If you asked Lee Piazza if his rat-infested basement apartment was ever going to give him anything but a headache, he'd probably tell you no. But here we are 11-episodes later in what he calls his, "crash course in filmmaking." Check out what Lee has to say about his baby that is The Oracle of Bellwoods and his production company, Motel Genius Productions.
netTVnow: Tell me about The Oracle of Bellwoods and where the idea came from.
Lee Piazza: It all started in a sweltering, rat-infested basement apartment. Very sophisticated!
Basically, I had only written comedic sketches and wanted to challenge myself to write a full narrative. I started plucking a few elements out of my reality at the time. I had a bad case of tennis elbow from typing, I felt like I was in a bit of a rut with the day job I had and, yes, our basement apartment really did have rats. Not one or two. There was literally a pipe coming up from the sewer and going directly into our walls. It was God-awful and we were consumed by it daily. Our pest man was a character, he was articulate and quoted Winston Churchill which surprised me!
At the time I was reading this book on Greek mythology and the Oracle of Delphi came up a couple of times, so that's where the story started.
My hero was Ray, the pest man, and he met an oracle...in Trinity Bellwoods, the best park in Toronto. Oracles, of course, required offerings to the Gods as payment for their visions of the future. I decided that The Oracle of Bellwoods would require obscure offerings that would send Ray all over the city and lead him to daffy, conniving people. Once I had that premise figured out, scores of possibilities opened up and the rest of the story came naturally.
netTVnow: What made you decide to create a web series over something like a short film?
LP: I basically wanted to teach myself how to make a film and liked the idea of starting with something ambitious so that I would develop artistically. It was important to me that my first significant project be DIY. I had a big story to tell so making a full series made the most sense for me.
netTVnow: You founded Motel Genius Productions, what made you want to create your own production company?
LP: I think my work is original and unique and I like the idea of it all being released under one trademark. It's an extension of the DIY spirit of the series.
netTVnow: You directed, wrote, edited, created the music, produced and starred in the series as Ray. How did you survive that?
LP: (laughs) Yeah, that was fun. Kind of an insane thing to do. I don't think that's common at all. Again, I wanted to teach myself every aspect of filmmaking, so I took it all on. This also was a no budget production so it also ensured that everything got done in a timely fashion.
In a way, it was the most practical way for me to do it. I actually would have preferred to have had someone else star in it and given myself one of the smaller roles. But starring in it allowed me to shoot a lot of dialogue whenever I wanted and for things to move at a steady pace.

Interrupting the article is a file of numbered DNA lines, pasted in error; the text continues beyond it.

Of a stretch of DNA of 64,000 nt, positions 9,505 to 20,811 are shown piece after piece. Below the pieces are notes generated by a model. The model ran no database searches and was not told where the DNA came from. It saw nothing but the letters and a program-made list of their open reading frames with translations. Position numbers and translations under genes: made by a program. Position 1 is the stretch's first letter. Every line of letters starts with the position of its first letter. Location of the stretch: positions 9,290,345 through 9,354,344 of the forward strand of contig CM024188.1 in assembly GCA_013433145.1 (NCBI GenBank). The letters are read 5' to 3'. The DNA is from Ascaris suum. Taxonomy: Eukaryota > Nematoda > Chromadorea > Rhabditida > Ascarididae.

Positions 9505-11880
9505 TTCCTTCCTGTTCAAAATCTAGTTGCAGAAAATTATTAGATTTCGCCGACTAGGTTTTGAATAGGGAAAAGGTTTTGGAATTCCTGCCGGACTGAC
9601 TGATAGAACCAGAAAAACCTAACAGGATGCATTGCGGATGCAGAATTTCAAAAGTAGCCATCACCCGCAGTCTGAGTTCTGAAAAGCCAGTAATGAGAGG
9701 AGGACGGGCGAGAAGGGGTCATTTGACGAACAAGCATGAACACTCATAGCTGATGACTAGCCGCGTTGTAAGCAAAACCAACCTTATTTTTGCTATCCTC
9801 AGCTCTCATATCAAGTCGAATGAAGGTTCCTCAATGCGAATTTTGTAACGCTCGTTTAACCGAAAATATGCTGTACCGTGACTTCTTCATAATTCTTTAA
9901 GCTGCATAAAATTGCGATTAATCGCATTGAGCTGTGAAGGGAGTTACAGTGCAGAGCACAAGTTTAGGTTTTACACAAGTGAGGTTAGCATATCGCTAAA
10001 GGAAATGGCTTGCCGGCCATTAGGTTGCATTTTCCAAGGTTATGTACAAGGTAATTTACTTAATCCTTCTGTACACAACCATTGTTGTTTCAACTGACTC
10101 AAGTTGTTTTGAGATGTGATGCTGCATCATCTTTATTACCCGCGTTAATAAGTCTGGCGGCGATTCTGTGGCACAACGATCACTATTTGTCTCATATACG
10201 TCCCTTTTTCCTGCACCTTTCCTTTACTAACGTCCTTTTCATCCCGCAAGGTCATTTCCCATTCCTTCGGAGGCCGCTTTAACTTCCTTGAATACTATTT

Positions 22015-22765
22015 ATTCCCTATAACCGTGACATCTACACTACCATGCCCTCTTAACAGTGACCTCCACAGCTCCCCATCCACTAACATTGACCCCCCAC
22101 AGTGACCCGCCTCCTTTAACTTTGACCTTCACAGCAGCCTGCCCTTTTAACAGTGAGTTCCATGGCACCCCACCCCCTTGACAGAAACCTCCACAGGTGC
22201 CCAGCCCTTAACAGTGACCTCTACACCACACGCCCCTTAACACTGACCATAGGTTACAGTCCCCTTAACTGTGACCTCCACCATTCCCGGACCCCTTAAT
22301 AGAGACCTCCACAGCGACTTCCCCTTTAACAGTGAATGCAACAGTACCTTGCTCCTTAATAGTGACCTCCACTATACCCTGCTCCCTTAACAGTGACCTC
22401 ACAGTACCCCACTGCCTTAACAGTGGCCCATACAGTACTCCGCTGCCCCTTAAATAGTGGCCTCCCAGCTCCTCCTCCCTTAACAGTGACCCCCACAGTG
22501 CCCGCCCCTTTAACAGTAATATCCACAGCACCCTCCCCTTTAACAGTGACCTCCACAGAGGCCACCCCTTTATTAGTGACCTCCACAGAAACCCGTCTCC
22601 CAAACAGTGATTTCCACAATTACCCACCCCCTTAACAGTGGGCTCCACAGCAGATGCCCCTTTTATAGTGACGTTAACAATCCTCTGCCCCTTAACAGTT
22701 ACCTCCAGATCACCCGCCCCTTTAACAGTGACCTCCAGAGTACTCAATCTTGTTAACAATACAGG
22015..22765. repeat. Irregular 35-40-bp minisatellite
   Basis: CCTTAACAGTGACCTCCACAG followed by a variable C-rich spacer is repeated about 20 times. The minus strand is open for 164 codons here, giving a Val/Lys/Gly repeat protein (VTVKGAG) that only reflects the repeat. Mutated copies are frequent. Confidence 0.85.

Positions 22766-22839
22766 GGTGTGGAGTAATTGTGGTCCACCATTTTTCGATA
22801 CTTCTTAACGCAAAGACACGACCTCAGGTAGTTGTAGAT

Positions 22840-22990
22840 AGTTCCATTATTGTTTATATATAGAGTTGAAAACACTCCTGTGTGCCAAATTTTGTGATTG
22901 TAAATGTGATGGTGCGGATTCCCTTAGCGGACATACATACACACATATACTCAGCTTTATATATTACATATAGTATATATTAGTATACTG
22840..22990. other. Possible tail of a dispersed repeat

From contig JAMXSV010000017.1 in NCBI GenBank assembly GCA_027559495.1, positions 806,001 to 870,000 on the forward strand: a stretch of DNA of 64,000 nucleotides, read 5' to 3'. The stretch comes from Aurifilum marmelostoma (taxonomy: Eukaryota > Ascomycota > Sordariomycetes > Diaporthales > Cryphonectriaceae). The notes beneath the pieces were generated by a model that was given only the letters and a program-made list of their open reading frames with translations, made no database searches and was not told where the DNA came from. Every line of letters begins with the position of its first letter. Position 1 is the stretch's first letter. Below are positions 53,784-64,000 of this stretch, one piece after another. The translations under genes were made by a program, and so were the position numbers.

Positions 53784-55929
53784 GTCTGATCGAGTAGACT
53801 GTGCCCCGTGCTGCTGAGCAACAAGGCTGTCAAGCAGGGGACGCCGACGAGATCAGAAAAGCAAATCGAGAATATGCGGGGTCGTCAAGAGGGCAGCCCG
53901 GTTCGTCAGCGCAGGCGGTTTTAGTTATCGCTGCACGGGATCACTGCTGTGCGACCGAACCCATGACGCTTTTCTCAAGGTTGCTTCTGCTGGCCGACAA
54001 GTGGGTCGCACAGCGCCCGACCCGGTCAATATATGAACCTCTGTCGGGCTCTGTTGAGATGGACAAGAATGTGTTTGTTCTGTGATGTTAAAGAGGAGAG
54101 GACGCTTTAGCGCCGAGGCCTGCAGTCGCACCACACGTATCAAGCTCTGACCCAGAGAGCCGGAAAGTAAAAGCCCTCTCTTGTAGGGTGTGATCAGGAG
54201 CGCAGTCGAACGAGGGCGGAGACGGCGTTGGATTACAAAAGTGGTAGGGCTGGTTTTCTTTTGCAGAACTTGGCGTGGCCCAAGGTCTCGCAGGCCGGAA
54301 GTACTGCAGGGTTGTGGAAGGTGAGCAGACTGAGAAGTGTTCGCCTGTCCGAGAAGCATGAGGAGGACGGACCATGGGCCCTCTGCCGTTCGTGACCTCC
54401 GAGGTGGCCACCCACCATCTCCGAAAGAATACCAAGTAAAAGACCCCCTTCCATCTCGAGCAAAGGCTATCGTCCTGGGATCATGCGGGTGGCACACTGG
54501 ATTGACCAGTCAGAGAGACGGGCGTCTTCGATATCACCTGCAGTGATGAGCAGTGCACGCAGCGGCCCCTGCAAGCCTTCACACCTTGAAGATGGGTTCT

I always tell people that I don't regret having done it that way but I would never do it that way again. My focus now is primarily on writing. but having done the series that way, I find that when I'm screenwriting now, I'm able to picture exactly how scenes will be shot and am generally a lot more thorough.
netTVnow: What sorts of challenges did you face when it came to filming the series?
LP: All of the scenes with Ray and the oracle take place on the same bench in Trinity Bellwoods' park, which is pretty much the most active park in Toronto. Matt Rubel, who plays the oracle, and I had to start at 7am each day for shooting and even then, we got interrupted all the time.
Runners; cyclists; moms and dads with mochas and babies meeting other moms and dads with mochas and babies. I never knew how many cicada there were in the park until we started filming! By mid-morning, their mating songs were in full force. There was also this older man who, it turns out, is a regular at the park. He was walking around with a small boombox attached to his waist, blasting "The Doors" and intermittently blaring a horn whenever he pleased. Needless to say, no dialogue was filmed while he was strolling about.
netTVnow: What's your background in the industry and is this your first series?
LP: Yeah, this was my first series. It's essentially now my background in the industry. That was part of the idea. i'm working as a production assistant in Toronto now and am finally getting more conventional experience as well.
netTVnow: Where do you hope the web series community will be in a few years?
LP: The single most important thing that could happen in the web series community would be a sort of Netflix of web series. With a budget cap, so it could remain a site for fledgling filmmakers. There are so many people making web series right now and it all feels a bit too noisy. Consolidating these independent artists on one site as a way to showcase work to bigger producers would be absolutely phenomenal.
netTVnow: Can you describe the series in one word? And what would it be?
LP: Absurd. Through and through, this series is completely absurd. The characters are daffy, the dialogue is off-beat and as the story progresses, my hope is that the viewer further and further absorbs just how absurd the whole thing is. It's somewhat detached from reality but not entirely. It's kind of straddling the line between the world we live in and the otherworldly.
netTVnow: Any upcoming projects we can share?
LP: I'm currently writing a film noir feature and will soon begin writing another absurdist comedy. So screenwriting galore!